Dean’s Braised Chops with Sauerkraut & Chile-Garlic Dumplings.

My friend Dean Kumbalek does some seriously fine cooking, growing, and preserving of fantastic things to eat. When Dean posted up sauerkraut braised pork chops and dumplings, I knew I was gonna have to take a swing at it and share the results, just as he did.

Dean’s glorious dish

Dean prefaced his post with the following, which speaks perfectly to what great cooking really is all about – ‘As Igor Stravinsky once said, it is best to work within limitations’ – Rarely do we have everything we want when figuring out what to cook, but we almost always have what we need. What Dean worked up was a truly delicious dish that may sound complicated, but is really quick and easy to prep and cook.

Braising is a two step cooking process, with an initial high heat sear followed by a low heat finish. The quick sear locks flavor into a protein, while a slow, steamy finish develops deep flavors and makes for seriously tender vittles.

We both did this with pork chops, but you could do the same with chicken, or beef, or extra firm tofu. As for what to do to the protein prior to cooking, Dean oiled and seasoned with sage, nigella seed and paprika, then rested his chops, while I went for a dry coating just prior to searing.

For searing, Dean mentioned cast iron or grilling, and both will do a great job and impart some great flavor notes to the finished dish. We both went with cast iron – then I decided I needed a bigger pan, and ended up deploying a heavy braiser for part two of the cooking process.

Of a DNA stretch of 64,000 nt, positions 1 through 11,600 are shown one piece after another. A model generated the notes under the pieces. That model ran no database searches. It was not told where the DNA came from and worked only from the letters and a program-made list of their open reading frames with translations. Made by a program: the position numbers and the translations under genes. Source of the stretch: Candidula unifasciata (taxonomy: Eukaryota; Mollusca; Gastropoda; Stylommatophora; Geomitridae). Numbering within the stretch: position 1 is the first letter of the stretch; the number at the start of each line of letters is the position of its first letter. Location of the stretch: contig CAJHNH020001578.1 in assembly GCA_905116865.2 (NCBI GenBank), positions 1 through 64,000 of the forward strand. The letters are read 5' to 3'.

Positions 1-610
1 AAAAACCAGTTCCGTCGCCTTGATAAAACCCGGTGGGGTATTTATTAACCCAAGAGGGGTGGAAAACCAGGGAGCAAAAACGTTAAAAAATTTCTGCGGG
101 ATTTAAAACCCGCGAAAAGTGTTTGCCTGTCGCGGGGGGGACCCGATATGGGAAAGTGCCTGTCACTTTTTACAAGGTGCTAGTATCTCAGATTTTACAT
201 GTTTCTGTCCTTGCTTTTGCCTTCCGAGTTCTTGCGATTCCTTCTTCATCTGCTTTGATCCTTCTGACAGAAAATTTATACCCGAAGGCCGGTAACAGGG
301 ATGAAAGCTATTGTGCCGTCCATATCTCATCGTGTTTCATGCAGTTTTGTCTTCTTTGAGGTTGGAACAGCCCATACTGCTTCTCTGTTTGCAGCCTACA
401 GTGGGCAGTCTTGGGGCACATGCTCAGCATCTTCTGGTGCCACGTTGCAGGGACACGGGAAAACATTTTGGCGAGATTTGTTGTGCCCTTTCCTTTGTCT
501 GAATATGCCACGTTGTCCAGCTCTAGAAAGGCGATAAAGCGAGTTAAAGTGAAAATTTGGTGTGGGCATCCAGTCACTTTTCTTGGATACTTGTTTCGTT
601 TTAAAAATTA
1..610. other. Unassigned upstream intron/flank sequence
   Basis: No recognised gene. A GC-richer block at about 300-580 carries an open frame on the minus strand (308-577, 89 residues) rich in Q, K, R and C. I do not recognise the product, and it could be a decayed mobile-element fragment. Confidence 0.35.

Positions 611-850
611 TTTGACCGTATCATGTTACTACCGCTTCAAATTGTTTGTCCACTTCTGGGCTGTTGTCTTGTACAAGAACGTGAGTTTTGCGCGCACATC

The low and slow was done with sauerkraut and stock for the liquid and flavor components, and savory dumplings added to the mix. Dean did mushroom/garlic/chile for his, but my crew nixed the shrooms, so I had to pick another umami bomb – I went with fish sauce. What we got was fork tender pork, delicious slaw, and fluffy, spicy dumplings. It was stunningly delicious, so Big Thanks to Dean, and I can’t wait to do this again with chicken and tofu!

For the Chop/Chicken/Tofu Sear

1/2 Cup Wondra Flour

2 Tablespoons Pineapple Vinegar (cider is fine)

1/2 teaspoon Granulated Onion

1/2 teaspoon Ground Pepper

1/4 teaspoon Sea Salt

2-3 sprigs fresh Rosemary

Pat your proteins dry with a clean towel.

Combine all dry ingredients and blend well.

Lightly dredge each side in the flour mix.

Heat a Dutch oven or braiser over medium high heat.

Add a tablespoon of butter and allow to melt, then add the vinegar and whisk with a fork to incorporate.

Set proteins in hot pan and sear for 2-3 minutes until a golden brown crust forms.

Flip the proteins and repeat on the other side(s)

Remove proteins from pan and set on a platter.

Turn heat off but leave the pan as is.

For the Dumplings

2 Cups All Purpose Flour
1/2 Cup Whole Milk
2 large Eggs
2 Tablespoons Avocado Oil
1-2 Tablespoon Green Hatch Chile Powder
2 Cloves fresh Garlic
2 teaspoons Baking Powder
1 teaspoon Sea Salt
1/2 teaspoon Red Boat Fish Sauce

Pull and milk and eggs from fridge and allow to come to room temperature.

Peel, end trim, and mince garlic.

Combine all dry ingredients and blend well.

Combine wet and dry and mix with a spoon – you want a fairly loose batter to begin with.

Let batter rest for 15-30 minutes or so, during which it will tighten up and become more elastic.

You want batter just loose enough to drop from a spoon – not sloppy, as it will absorb liquid from the braise – add a little flour or milk to adjust if needed.

For the Protein Low and Slow

2 packed Cups Sauerkraut

1-2 Cups Chicken Stock

Heat the dutch oven or braiser back up over medium heat.

Add about a half cup of stock to the reheated pan and scrape all the naughty bits off the bottom.

Add the sauerkraut and enough stock to bring the liquid level just below the top of the kraut level.

Place proteins evenly across the top of the kraut and stock mix.

When the mix starts to simmer, give dumpling batter a good stir, then place nice big dollops on top of each protein, and more in the gaps if you’ve got enough batter – you want dumplings about the size of a small lemon.

Cover the pan and reduce heat to low. Allow dish to simmer and steam for 30 minutes.

Remove lid and test dumplings with a toothpick – if it come out of the middle clean, you’re there.

Serve with a crisp salad, devour, and dream about what version you’ll make next.